Australia's Qantas Airways plans to cut fares and launch an advertising blitz to win back passengers, a newspaper said, after its showdown with unions caused international travel chaos and left almost 70,000 travellers stranded.
The tactic succeeded in spurring local authorities to order an end to all industrial action on Monday and should ensure a speedy resolution, but it also hurt the Qantas brand and left many passengers vowing to shun the airline in future.
Major rival Singapore Airlines Ltd (SIA)
Demand has been particularly strong for flights out of the UK and into Australia in recent days, SIA spokesman Nicholas Ionides said, although he was not aware of any noticeable new trend for bookings out to the Christmas-New Year holidays.
Aviation and brand experts say Qantas has a huge job to restore confidence in its brand, which has traditionally stood for safety and reliability.
Qantas will cut prices across its international and domestic network, offer grounded passengers special promotional deals, and take out one of the biggest national advertising campaigns in its 90-year history in a bid to win back disenchanted travellers in the lead-up to the peak Christmas period, the Australian Financial Review said.
Qantas also planned to temporarily double the rate of frequent flyer points earned, the newspaper said in its unsourced report.
Qantas timeline http://link.reuters.com/mah74s
QANTAS SHARES UP, BUT RIVALS POUNCE
A Qantas spokeswoman described the newspaper report as speculation, but said the airline was apologising to passengers. We are also looking at some other customer care and engagement opportunities however we are still in planning stages and do not have any details at this time.
Qantas shares rose 1.1 percent in a weaker overall market on Tuesday, extending strong gains made on Monday.
The stock has risen 5.5 percent since CEO Alan Joyce grounded the airline on Saturday, with investors judging it a tactical victory in a war with unions.
Joyce also won support from AirAsia Bhd
You have to salute Alan Joyce for doing what he's doing. This is not about workers versus management. It's about survival in the modern world, Fernandes said on his Twitter account.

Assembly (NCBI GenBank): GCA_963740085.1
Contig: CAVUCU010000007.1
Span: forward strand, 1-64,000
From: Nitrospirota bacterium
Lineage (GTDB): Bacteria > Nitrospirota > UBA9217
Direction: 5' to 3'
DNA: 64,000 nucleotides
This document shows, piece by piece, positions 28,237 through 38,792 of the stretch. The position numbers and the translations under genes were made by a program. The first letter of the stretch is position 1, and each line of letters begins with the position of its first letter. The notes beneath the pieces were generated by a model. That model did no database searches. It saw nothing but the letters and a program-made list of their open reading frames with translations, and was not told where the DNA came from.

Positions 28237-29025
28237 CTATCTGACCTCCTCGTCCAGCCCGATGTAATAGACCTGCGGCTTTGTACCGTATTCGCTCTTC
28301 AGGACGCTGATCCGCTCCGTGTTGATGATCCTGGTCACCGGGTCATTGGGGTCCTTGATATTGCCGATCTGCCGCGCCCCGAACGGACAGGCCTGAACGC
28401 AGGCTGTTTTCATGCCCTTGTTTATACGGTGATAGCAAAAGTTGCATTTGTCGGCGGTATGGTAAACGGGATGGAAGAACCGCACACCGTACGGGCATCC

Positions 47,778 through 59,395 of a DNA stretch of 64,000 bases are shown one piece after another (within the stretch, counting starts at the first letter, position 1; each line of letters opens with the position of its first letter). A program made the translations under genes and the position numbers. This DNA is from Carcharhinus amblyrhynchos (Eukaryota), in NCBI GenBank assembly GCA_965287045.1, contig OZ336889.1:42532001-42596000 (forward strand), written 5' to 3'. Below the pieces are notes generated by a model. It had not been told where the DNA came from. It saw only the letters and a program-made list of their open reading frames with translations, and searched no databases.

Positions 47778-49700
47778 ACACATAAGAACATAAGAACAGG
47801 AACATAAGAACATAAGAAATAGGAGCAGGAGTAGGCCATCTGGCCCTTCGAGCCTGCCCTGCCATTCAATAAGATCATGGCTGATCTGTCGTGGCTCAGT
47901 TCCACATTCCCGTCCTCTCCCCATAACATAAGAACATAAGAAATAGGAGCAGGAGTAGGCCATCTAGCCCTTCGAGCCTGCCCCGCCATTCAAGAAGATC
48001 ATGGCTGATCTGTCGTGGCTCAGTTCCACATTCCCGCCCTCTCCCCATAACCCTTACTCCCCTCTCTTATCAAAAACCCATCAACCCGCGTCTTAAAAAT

The grounding created a national crisis, prompting Australia's labour-market tribunal to step in. On Monday, the tribunal gave both sides three weeks to settle the row or submit to its final ruling on the matter, a tight timeframe that investors believe is more likely to favour Qantas.
Before the grounding, Qantas said it had lost about A$70 million (46.7 million pounds) since September owing to the industrial action in its dispute with three trade unions over pay, working conditions and its plan to base more operations in Asia.
Joyce had complained of death by a thousand cuts at union hands. Qantas's estimates of the daily cost of a grounding suggests it lost another A$40 million at the weekend.
Trade unions have accused Joyce of risking the airline to pursue a reckless industrial-relations strategy, and one union official has even spoken of a campaign of civil disobedience if workers fail to get justice at the tribunal.
Brand expert Tim Heberden, of consultancy Brand Finance, said fare discounting could help win back customers but Qantas needed to be very careful to repair any long-term damage.
I think Qantas will have to tread very carefully -- not just in the coming months but in the coming years -- to regain lost ground in terms of its reputation, he said.
Domestic rival Virgin Australia
Credit ratings agencies Moody's and Standard & Poor's have both signalled possible credit downgrades for Qantas, citing the grounding and potential for lasting brand damage. Both agencies rate Qantas at the lower end of investment grade.
Another rating agency, Fitch, said late on Monday there was potential for management's showdown with labour to drive a material shift in passenger booking trends that could worsen the carrier's revenue performance in coming months.
(Reporting by Mark Bendeich, James Regan, Ed Davies and Amy Pyett in SYDNEY and Harry Suhartono in SINGAPORE; Writing by Mark Bendeich; Editing by Neil Fullick and Dean Yates)